Patients will undergo routine anaesthesia and liver surgery with no additional requirements for this study. No preoperative oral analgesics are permitted, including non-steroidal anti-inflammatory drugs, gabapentin, and acetaminophen. Epidural catheters, intravenous lidocaine, and ketamine are not permitted. Surgery will be performed through a right subcostal incision. An upper midline extension or limited left subcostal extension is permitted. All aspects of the liver resection will be left to the surgeon’s discretion. Local anaesthetic may not be infiltrated into the surgical wound.

Insertion of MOTAP catheters (both groups)

Following liver resection, the operating surgeon will insert two catheters. The following muscles will be identified: rectus abdominis, transversus abdominis, internal oblique, and external oblique. The surgeon will dissect between the internal oblique and transversus abdominis fascia superiorly to open the TAP. A plane will also be developed between the rectus muscle and the posterior sheath. The first catheter will be placed subcostally in the anterior axillary line, between the transversus and internal abdominal muscles. The second catheter will be sited at the lateral border of the right rectus abdominis muscle, between the posterior rectus sheath and the rectus abdominis muscle. Approximately 10 cm of catheter will be left in each plane, and tunnelled to skin sites distal to insertion. The catheters will be secured under occlusive sterile dressing, and covered with tape. The skin will be closed using either staples or suture at the surgeon’s discretion. The catheter will be fastened to the skin using steri-strips and an occlusive sterile dressing. For the TAP catheter we will use the 001159-20D InfiltraLong 600 T (manufacturer Pajunk, Germany) and we will use a standard three-orifice catheter for the rectus space.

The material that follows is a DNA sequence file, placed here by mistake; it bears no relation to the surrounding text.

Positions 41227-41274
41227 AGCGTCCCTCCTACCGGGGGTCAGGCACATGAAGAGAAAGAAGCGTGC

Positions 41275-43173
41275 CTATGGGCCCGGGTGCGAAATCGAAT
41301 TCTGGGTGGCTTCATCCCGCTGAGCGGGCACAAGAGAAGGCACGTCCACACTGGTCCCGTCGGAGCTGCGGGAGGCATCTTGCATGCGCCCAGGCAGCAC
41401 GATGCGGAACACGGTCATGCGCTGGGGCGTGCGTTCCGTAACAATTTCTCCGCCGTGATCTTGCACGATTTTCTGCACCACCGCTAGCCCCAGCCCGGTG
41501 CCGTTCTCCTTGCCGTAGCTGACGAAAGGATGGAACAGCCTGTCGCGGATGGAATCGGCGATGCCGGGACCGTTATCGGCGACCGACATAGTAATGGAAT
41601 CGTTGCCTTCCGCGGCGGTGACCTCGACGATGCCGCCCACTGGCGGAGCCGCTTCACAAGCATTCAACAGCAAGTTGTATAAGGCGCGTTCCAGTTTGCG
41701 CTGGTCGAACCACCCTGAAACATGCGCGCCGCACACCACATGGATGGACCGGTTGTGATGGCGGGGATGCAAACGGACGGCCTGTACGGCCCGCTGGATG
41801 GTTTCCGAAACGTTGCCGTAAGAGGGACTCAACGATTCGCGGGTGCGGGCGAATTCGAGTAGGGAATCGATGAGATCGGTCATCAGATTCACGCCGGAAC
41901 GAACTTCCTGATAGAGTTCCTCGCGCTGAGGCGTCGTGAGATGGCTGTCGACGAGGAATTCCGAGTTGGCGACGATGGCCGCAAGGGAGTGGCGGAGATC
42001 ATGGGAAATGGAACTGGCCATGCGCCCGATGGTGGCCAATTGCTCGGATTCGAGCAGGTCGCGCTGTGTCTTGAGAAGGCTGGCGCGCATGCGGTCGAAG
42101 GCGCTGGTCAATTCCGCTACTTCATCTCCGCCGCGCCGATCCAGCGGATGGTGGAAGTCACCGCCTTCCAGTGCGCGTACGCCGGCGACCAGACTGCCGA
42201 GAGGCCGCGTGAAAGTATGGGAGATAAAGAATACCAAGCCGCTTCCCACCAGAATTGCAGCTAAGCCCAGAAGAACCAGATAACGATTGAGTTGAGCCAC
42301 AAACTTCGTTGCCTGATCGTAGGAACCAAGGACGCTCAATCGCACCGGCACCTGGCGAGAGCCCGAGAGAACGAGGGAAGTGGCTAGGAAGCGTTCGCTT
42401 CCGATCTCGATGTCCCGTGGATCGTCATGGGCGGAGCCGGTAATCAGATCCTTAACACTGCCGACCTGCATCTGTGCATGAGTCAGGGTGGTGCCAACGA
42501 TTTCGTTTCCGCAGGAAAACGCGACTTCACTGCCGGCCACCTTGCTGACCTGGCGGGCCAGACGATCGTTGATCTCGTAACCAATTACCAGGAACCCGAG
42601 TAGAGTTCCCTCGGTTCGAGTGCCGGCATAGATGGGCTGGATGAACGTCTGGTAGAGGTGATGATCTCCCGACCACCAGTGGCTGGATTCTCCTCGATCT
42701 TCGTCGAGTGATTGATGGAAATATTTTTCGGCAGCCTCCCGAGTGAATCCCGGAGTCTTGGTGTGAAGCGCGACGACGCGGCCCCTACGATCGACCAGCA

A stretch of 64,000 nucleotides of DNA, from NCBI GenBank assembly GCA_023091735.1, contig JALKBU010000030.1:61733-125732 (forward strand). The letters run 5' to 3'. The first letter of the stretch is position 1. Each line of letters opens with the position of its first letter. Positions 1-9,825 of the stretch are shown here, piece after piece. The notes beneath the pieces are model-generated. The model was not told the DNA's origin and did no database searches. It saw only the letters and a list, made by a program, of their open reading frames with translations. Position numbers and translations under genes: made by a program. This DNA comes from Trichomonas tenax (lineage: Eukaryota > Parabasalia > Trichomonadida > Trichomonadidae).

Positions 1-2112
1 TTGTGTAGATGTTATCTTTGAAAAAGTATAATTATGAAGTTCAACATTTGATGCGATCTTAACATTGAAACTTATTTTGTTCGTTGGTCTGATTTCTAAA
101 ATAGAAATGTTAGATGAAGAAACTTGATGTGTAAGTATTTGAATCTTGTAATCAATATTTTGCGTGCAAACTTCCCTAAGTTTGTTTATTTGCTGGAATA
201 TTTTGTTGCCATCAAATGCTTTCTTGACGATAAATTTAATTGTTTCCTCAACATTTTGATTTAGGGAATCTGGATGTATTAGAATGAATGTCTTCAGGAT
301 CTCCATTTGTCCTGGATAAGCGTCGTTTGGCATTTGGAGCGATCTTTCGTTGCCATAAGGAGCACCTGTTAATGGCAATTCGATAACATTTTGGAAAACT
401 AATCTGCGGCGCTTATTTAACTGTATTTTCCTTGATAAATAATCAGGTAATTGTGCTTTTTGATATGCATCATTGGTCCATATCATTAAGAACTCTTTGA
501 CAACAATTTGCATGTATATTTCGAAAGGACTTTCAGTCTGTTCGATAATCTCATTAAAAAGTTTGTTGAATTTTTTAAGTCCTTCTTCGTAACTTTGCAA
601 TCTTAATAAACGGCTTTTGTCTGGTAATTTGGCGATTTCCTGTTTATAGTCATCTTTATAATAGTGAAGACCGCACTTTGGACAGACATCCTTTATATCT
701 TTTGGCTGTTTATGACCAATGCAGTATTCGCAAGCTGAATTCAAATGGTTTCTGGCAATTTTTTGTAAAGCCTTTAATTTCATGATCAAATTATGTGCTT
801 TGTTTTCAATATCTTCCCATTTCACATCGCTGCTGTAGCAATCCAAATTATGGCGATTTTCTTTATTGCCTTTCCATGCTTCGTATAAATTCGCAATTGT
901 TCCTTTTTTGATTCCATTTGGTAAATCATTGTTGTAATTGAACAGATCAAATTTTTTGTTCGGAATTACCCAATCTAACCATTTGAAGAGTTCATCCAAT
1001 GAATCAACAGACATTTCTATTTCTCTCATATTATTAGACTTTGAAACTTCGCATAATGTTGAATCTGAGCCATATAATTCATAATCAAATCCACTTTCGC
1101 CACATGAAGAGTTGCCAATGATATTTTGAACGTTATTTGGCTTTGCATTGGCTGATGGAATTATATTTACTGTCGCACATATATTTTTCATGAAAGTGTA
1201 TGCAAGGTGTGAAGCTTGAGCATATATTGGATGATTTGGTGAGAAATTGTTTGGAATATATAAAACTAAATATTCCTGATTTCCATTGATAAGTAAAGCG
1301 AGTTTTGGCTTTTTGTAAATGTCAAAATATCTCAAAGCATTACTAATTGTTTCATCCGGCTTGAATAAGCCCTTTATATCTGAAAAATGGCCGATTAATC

The study lead at each site will be responsible for ensuring that all participating surgeons adhere to this technique of MOTAP insertion. Prior to enrolling a patient, each participating surgeon must perform at least one MOTAP insertion with the site’s lead present to become credentialed in the technique. We will audit the insertion technique of each surgeon at least every five cases to ensure consistency.

Experimental group - local anaesthetic infusion through MOTAP

At the conclusion of surgery, both catheters will be bolused with 20 ml ropivacaine 0.2% followed by a continuous infusion through each catheter of ropivacaine 0.2% 5 ml per hour.

Control group – normal saline infusion through MOTAP

At the conclusion of surgery, patients in the control group will have 0.9% normal saline 20 ml bolused then a 5 ml/hour infusion into each catheter.

Postoperative care (both groups)

Patients in both groups will be prescribed celecoxib 200 mg orally twice daily (if baseline serum creatinine is less than 90 μmol/l), and IV PCA hydromorphone 0.2 mg bolus with a lockout time of 5 minutes and no background infusion. If patients have inadequate analgesia with this regimen the bolus dose will be increased to 0.2 to 0.4 mg bolus and the TAP catheter infusions will be increased to 7.5 ml/hour in each catheter. If pain is still inadequately controlled, patients will be started on a continuous intravenous infusion of hydromorphone 0.2 mg/hour in addition to the bolus PCA dosing. If pain is still inadequately controlled, the study coordinator will be contacted and the patient assessed by the study site lead.